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Ey Up! Episode I: Chloe, Graphic Designer

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Chloe is the newest member of our studio team and brings a range of skills to the agency as a graphic designer. We sat down with a cup of tea and discussed her routes into graphic design, working with ‘weird boys’ and why excellence in design might not be purely down to design skills.

Q) What is your background in design?

A) I studied Fashion Communication and Promotion at university which was more like a lifestyle marketing degree. I got into graphic design through this because I had to do a lot of print design to present my dissertation and reports. My first job was a PR and Design Executive so I had to teach myself a host of design skills.

Q) How long was that process of going from testing the waters to feeling proficient as a designer?

A) After my first job, I was doing part design and part PR for two and a half years. After this, I felt confident enough that I could work solely on design because I’ve always been a creative person. 

Q) Was there any part of that process that was particularly hard despite you having a creative background?

A) Yes, learning that creativity for art’s sake is very different to creativity for design because design is fulfilling a brief, selling an idea and fitting a purpose whereas art is just expression. Learning the difference between the two throughout degrees and various courses at college was a challenge.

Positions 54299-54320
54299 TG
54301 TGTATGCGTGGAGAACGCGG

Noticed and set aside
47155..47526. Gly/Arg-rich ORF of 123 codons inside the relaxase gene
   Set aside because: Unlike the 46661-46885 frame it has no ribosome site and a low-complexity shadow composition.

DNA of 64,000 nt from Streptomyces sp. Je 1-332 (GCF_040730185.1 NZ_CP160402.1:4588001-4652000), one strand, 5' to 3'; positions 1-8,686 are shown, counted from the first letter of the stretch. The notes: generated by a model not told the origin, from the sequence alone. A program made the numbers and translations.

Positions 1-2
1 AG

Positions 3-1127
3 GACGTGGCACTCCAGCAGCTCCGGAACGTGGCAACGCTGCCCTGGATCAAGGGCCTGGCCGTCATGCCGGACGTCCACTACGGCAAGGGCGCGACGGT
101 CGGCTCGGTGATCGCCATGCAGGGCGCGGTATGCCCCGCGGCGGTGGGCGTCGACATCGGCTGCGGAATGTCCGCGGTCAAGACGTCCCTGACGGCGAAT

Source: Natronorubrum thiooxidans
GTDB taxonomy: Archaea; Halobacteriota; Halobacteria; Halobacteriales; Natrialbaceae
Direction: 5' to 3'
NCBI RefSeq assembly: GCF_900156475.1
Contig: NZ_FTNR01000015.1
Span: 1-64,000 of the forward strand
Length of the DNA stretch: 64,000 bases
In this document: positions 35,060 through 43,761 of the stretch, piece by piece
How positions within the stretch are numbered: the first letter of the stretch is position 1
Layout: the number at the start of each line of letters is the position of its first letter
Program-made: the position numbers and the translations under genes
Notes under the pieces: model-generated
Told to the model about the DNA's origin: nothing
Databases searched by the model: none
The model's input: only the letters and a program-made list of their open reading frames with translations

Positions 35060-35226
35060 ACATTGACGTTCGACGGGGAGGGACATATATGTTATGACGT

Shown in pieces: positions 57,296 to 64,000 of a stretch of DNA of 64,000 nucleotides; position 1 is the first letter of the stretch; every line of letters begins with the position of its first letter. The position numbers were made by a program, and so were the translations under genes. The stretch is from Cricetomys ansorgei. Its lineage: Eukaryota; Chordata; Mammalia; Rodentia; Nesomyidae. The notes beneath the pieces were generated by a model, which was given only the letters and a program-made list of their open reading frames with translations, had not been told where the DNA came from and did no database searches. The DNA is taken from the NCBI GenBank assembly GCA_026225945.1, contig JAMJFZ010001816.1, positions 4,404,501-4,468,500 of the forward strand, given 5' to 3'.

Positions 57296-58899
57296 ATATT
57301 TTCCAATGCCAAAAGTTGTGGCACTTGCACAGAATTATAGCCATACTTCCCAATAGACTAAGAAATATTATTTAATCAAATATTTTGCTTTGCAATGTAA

I believe if you’re a talented designer but can’t communicate, the job could become difficult

Q) How would you describe your approach to design?

A) Always listen carefully to the client first, and that means whether you’re doing something internally or for a paying customer. I listen to what the client has to say but to get it right, I have to learn about personality as well. For example, I worked on something a few years ago and my contact there was quite straight-laced. He made it clear that when I did the work, I didn’t need to do anything too crazy and he’d appreciate that. Other clients, on the other hand, may be more liberal in attitude towards the project. So I wouldn’t say I have an approach as such to design, it’s the bit before that I have an approach, knowing your client and trying to pre-empt what they want so I’d actually say there’s a degree of interpretation there. 

Q) What do you enjoy most about your role?

A) Working with a great team of people. I’ve always worked better with boys, I don’t know why, I just always have! That’s not to say I struggle to take a brief or work with girls but I just find it easier working with boys on a daily basis. It’s great for me working in a team of lads and I love that they’re all a bit weird — like me! What I love most about my role is working with other people to produce high quality work.

Q) Do you think that’s prevalent in any role or do you think that’s a specific feature of working in a creative team within an agency?

A) I like working with others and this certainly makes my graphic design role in this agency perfect for me because I get to work with different people. In previous roles, I’ve been on conference calls and I’ve been into meetings and presented to clients. I like collaborating to find a creative solution which is what I love about my career, whether that’s in this agency or where I’ve been previously.